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    Reluctant to Sell, Former Owner Still Loves C-Stores

    After selling the 12-store chain he founded in 1973, Kevin Noon still believes in the viability of the convenience store industry and the ability of the little guy to succeed in today's competitive market. But an uncomfortable relationship with a business partner — a petroleum distributor he courted in the early 1980s as a way to add gasoline to his stores — led to the sale of K&K Food Stores to Reid Petroleum Corp. of Lockport, N.Y. in the summer of 1999.

    After selling the 12-store chain he founded in 1973, Kevin Noon still believes in the viability of the convenience store industry and the ability of the little guy to succeed in today's competitive market. But an uncomfortable relationship with a business partner — a petroleum distributor he courted in the early 1980s as a way to add gasoline to his stores — led to the sale of K&K Food Stores to Reid Petroleum Corp. of Lockport, N.Y. in the summer of 1999.

    "My business partner and I didn't see eye to eye on the future of the chain," recalled Noon, now 59 and still consulting with Reid Petroleum, specifically working on the stores' foodservice program. "He saw the upstate New York competitive environment, with its Native America tobacco stores, mergers of big companies, and other issues very negatively. He thought the c-store industry was no longer a good business to be in and wanted out of the business. I remained positive about the c-store business — and I still do. I love this industry."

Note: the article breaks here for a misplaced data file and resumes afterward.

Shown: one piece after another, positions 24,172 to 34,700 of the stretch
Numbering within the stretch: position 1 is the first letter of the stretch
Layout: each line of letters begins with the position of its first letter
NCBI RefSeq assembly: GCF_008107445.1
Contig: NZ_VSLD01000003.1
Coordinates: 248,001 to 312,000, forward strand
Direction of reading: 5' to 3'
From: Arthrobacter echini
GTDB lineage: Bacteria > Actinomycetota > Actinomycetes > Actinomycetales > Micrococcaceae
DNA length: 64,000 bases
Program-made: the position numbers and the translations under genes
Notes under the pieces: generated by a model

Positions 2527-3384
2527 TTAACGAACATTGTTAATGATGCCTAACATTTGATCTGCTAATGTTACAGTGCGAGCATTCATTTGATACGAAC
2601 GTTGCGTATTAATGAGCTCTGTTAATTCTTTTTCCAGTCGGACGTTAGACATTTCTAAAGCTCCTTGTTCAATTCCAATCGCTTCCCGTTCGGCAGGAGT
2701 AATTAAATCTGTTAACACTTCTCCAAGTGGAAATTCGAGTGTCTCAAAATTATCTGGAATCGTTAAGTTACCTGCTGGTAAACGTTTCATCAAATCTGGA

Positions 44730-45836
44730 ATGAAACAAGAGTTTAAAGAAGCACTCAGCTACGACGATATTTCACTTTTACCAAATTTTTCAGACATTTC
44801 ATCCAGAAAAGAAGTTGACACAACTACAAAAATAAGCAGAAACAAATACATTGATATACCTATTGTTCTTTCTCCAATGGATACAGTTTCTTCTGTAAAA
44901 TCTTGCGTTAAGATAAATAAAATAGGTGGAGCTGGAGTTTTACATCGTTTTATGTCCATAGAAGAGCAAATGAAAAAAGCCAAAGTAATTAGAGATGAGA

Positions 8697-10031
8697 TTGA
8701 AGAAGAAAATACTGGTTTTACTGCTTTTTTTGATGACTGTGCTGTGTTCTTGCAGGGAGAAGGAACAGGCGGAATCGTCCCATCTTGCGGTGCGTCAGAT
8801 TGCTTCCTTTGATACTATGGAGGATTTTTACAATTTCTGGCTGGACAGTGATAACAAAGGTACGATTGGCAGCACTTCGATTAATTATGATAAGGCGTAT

With his two daughters preferring to be working moms over convenience store business owners — a choice Noon heartily supports — and after suffering from a near-fatal staph infection, the c-store operator agreed to sell to his business partner, who then sold to Reid Petroleum.

    "The irony is, I still see the potential for a one- or two-store operator in this business. They just have to hang in there. There is no room in this business for distractions anymore. You need to find every tool out there to know your customers and satisfy them. You need to treat your employees and give them incentive so that they care about the business. It's not easy, but if a person really has the passion, and owns everything, including the real estate, you can do it. There is room for the one- and two-store operator, especially in rural areas."

    Watching his granddaughter and her peers doing gymnastics, Noon said, "I realized what dedication athletes have — it's phenomenal. It's the same as in the c-store business. If you want to be successful and are passionate enough, it is possible. Stay up on food classes, do extra reading, and keep up on customer service. If you think you are going to walk into your store and say, 'Hey, I'm going to be an instance success,' — those days are gone. They were gone 15 years ago."

    Noon told Convenience Store News that if he was 40 or 45 years of age, "I'd be back in the business tomorrow." Now 59, Noon was founder of the New York Association of Convenience Stores (NYACS) and its tradeshow chairman for more than 20 years.

    He hopes to continue his work with NYACS and supplement his consulting duties with a new nursery business. He is growing nearly 5,000 hibiscuses, hydrangeas and other perennials on five acres near the site of the first store he and wife Kathy opened in Kendall, N.Y.

    "I was the first person to bring freshly prepared food into c-stores in our area, and I believe I can bring the nursery business into the convenience store," Noon said. "I've believe in 'see, touch, smell.' Chocolate, food and flowers have a lot in common."

    Noon has purchased a 1928 Model A Ford truck and will refurbish it. He said he would like to merchandise the flowers and plants near the gas pumps at the store.

    "[Inspirational author] Wayne Dyer says you should never share your dreams with anyone, because they will shoot you down. But I'm still dreaming and think I can bring something back into the c-store business."

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